SXSW has started, with Film and Interactive. Music starts on Tuesday, and that is also the closing day for the interactive festival. That means the city is filled up with technology oriented people who attend the several hundred seminars and go to the sponsored parties at night. I go to seminars, but I’d rather hear and see some of the great artists and bands here at night before the music festival mayhem starts. Here is what I saw yesterday, March 14. (Picture above: Redd Volkaert)
It has become a tradition for me to see Redd Volkaert at the Continental Club on South Congress the first Saturday of the festival. He plays every Saturday in the afternoon, a free show with his band. If you haven’t seen or heard him before, just do that. He is one of the most formidable guitarists I have ever seen, and I have seen and heard many. A bonus at these concerts, is that it attracts many great dancers who fill up the floor. Usually many of the Norwegian music lovers who come here also go to Redd’s concert, but yesterday I was the only Norwegian. A great concert with some amazing playing from Redd and his musicians. Here is a story I did a few years ago about Redd Volkaert.
After a short pit stop at the hotel, I went up to the Saxon Pub on South Lamar. This is one of the few clubs in Austin that pays the musicians instead of letting them play for the door, and the bands here are always high quality. Last night I saw the blues man W.C. Clark. I have never seen him before, and he made a good show, going quite far from the straight blues in some of his songs: Supertition by Stevie Wonder, Rock Your Baby by George McRae, plus a very personal and low key version of one of Bob Dylan’s best songs, Make You Feel My Love. W.C. Clark had full control of the audience, and I will try to see more of him later.
From the Saxon Pub I went back to South Congress, but a bit further south, to gthe club C-Boy’s Heart & Soul to see Barfield. The club has been totally renovated since it was called Trophy’s, and was a rowdy dump with some great music. Luckily they have kept the good music. Barfield is worth seeing. He plays his personal mix of old soul, rock, blues and some country with a competent band of guitar bass and drums, plus his own maracas. For this who don’t know Barfield, he used to play in the Stone River Boys with Dave Gonzalez before. And to those of you who didn’t know Dave Gonzales, now you know that he played in the fantastic band The Hacienda Brothers.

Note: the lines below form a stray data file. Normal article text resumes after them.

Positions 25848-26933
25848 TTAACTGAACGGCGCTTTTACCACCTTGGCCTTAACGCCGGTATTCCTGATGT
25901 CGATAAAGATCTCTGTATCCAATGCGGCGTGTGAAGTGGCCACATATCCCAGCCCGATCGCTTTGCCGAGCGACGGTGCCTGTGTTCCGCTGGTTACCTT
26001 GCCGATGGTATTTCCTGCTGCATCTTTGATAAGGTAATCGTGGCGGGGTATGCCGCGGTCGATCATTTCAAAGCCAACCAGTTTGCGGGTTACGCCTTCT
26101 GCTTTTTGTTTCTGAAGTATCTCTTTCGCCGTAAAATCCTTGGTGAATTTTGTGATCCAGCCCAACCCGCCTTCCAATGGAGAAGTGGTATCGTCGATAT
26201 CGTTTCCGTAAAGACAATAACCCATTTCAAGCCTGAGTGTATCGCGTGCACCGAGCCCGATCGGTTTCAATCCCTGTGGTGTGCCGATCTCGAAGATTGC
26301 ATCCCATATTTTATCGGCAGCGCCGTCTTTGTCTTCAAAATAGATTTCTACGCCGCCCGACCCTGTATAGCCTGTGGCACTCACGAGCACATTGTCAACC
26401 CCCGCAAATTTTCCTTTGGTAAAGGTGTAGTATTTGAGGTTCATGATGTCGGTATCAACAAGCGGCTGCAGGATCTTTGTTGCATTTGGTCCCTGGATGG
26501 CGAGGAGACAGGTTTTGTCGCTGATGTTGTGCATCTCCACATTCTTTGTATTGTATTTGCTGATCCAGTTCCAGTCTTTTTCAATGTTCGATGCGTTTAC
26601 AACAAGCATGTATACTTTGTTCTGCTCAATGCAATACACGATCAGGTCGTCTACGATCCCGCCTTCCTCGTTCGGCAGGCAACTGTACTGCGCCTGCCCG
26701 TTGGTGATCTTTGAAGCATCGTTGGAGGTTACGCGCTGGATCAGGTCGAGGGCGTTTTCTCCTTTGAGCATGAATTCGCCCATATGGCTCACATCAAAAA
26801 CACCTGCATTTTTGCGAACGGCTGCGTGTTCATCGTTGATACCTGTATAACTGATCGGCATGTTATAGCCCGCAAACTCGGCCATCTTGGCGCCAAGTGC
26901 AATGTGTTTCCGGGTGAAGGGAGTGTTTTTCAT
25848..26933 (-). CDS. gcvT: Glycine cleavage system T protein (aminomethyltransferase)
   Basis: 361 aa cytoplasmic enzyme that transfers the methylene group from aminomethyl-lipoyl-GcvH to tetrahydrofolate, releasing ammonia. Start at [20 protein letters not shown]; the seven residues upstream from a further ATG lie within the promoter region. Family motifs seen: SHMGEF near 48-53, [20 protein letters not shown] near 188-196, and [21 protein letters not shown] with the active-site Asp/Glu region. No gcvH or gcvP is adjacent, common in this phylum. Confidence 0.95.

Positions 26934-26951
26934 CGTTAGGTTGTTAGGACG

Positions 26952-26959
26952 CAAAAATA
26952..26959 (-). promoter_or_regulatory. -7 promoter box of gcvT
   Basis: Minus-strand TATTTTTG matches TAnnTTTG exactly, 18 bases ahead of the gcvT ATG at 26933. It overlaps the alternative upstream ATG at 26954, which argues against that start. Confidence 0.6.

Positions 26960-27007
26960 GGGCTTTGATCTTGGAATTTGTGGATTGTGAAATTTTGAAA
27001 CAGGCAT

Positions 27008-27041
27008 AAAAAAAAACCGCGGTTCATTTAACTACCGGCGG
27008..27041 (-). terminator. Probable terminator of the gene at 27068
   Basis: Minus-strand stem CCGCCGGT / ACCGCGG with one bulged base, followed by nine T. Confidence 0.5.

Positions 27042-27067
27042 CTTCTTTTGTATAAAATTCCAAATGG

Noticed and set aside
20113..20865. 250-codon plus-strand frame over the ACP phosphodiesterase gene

From C-Boy’s Heart & Soul to the Continental Club is only a short walk downhill on South Congress. The two late acts there were Zakk & Big Papa Binns plus Cedell Davis from Arkansas, backed by Zakk and Big Papa plus bass and drums. The first act is a son an father duo, Zakk and Big Papa Binns, were Zakk plays guitar, while Papa Binns play slide guitar plus drums. Their music is a hard and raunchy version of swamp and hill blues, kind of a mix between Tony Joe White and T-Model Ford.
After Zakk and Big Papa Binns, I went up to the Gallery at Continental, another small venue with great music and also pictures on the walls. Earlier that night Jon Dee Graham played, and the late acts was Mike Flanigin Trio with guest Mac McIntosh. Flanigin plays here every week, and his organ playing is well worth listening to. Easy accessible jazz, sprinkled with some popular songs, and the crowd had a great time, as usual at the Galery.
Cedell Davis is 87 years old, and it shows. He sits in a wheel chair singing, and is one of the many blues men and women who are still keeping it up, even if they should have been able to just relax. He got polio when he was 10, leaving his left arm quite useless. So he played slide guitar with a kitchen knife instead of a regular slide. In 1957 both his legs were broken in a police raid, and from then he has been bound to a wheelchair. But he kept on singing, and his album from 1984, Feel Like Doin’ Something Wrong, produced by Robert Palmer is considered a timeless blues classic. His newest album is called Last man Standing, which is a fitting title.
All photos are © Per Ole Hagen and must not be used without written permission.